Hundreds of al Qaeda supporters have taken to the streets to protest the Pakistani government’s alleged involvement in the Osama bin Laden’s death. This may bolster Pakistan’s claims that it was unaware bin Laden was living in Abbotabad, a military garrison town, despite the fact that the terror chief reportedly spent the past five or six years there.
But it’s still hard to imagine that bin Laden could have been living in such a conspicuous fashion for so many years without raising any suspicion from the Pakistani military. His compound was eight times the size of other homes in the neighborhood. He burned his trash instead of leaving it out for pickup like his neighbors. And despite the $1 million pricetag of his house, there were reportedly no phone lines that ran into the compound.
Pakistani president Asif Ali Zardari wrote a column in today’s Washington Post denying that he had been aware of the terror leader’s location, but he also failed to address how Pakistani intelligence could have failed so miserably.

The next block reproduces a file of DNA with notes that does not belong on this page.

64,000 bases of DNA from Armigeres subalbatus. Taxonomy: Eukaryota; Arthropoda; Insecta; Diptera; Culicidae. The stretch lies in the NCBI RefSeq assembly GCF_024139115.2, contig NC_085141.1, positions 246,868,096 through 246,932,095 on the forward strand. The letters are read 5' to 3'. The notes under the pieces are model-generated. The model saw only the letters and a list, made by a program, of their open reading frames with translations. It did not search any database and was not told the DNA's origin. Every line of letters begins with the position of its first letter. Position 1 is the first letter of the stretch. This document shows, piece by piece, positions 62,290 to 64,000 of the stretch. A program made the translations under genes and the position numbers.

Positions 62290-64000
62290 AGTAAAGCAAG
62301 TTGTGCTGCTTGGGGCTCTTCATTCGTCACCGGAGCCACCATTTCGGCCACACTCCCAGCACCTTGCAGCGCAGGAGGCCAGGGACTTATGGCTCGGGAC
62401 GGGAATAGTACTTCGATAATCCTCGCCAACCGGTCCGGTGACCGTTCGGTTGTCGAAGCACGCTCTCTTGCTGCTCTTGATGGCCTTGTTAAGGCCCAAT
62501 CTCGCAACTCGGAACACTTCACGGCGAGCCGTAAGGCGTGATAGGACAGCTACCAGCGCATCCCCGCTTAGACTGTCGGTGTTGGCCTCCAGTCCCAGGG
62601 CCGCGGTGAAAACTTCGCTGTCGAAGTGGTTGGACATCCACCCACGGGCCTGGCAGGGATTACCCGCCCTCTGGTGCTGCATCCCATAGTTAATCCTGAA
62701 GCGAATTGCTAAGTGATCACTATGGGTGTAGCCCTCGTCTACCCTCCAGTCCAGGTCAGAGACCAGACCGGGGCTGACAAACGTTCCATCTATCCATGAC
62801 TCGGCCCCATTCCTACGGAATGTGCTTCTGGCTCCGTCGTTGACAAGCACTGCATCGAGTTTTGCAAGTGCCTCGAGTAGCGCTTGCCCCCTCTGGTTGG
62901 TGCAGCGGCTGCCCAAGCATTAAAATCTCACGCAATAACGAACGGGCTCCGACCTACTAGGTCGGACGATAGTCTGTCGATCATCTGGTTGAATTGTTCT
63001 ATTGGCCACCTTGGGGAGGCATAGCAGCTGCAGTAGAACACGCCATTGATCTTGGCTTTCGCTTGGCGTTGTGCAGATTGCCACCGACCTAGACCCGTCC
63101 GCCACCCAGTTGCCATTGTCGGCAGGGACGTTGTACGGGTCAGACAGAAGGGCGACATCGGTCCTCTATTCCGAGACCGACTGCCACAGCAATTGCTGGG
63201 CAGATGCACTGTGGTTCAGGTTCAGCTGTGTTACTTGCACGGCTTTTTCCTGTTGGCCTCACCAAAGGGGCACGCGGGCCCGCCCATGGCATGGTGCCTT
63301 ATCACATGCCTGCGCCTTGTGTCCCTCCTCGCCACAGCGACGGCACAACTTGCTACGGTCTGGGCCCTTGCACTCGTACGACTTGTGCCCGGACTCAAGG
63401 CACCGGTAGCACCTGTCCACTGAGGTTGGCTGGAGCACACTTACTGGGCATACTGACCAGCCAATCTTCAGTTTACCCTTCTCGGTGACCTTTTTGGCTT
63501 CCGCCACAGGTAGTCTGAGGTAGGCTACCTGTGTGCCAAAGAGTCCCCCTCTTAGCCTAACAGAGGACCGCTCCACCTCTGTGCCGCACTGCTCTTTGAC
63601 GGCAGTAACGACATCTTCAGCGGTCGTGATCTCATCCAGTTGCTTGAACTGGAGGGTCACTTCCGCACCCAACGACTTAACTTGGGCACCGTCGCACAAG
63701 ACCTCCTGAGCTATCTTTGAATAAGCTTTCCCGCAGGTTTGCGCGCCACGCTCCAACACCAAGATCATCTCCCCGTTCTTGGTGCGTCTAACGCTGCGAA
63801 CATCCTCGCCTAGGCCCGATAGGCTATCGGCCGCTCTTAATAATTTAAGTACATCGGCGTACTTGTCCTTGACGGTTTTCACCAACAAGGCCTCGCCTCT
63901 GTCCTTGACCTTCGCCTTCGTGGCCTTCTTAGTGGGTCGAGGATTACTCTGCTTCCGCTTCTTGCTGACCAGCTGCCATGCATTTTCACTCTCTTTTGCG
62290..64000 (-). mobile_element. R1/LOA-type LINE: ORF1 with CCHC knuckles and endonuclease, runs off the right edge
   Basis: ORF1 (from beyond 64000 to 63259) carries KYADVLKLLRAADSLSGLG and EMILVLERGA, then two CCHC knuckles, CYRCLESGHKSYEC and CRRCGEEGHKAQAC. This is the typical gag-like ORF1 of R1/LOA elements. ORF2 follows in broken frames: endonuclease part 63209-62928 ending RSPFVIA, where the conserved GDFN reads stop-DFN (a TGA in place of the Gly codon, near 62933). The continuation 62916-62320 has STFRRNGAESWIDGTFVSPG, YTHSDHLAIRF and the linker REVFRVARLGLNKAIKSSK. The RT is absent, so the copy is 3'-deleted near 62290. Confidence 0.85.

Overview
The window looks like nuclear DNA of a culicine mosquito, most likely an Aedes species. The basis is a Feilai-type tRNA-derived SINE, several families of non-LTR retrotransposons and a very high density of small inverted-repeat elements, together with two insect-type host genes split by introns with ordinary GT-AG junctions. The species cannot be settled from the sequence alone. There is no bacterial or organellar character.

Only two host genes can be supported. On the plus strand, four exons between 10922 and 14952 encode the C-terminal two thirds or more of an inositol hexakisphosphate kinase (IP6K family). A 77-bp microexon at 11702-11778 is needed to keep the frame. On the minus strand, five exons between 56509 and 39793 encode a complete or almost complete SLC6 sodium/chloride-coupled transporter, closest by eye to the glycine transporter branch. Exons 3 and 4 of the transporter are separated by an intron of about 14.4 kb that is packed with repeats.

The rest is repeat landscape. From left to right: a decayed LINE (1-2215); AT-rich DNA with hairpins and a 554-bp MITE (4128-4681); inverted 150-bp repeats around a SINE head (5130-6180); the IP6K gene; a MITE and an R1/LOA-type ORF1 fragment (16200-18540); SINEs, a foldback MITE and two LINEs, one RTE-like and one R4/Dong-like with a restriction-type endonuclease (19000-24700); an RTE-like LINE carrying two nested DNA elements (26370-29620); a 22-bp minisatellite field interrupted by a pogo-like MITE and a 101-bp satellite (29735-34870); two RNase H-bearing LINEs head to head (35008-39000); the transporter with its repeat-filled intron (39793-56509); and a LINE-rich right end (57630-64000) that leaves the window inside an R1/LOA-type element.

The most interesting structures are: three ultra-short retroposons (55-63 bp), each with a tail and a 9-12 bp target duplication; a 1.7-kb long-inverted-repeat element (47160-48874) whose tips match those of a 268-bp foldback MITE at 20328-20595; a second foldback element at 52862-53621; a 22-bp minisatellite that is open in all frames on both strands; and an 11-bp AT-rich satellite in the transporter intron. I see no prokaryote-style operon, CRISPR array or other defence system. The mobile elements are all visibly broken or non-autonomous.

“Some in the U.S. press have suggested that Pakistan lacked vitality in its pursuit of terrorism, or worse yet that we were disingenuous and actually protected the terrorists we claimed to be pursuing,” Zardari wrote. “Such baseless speculation may make exciting cable news, but it doesn’t reflect fact. Pakistan had as much reason to despise al-Qaeda as any nation.”
That may be the case, but even Brennan said today that the U.S. will launch an investigation into the situation.
“[I]t would be premature to rule out the possibility [that Pakistan was assisting bin Laden],” Brennan said on NPR this morning. “[W]e’re not accusing anybody at this point, but we want to make sure we get to the bottom of this.”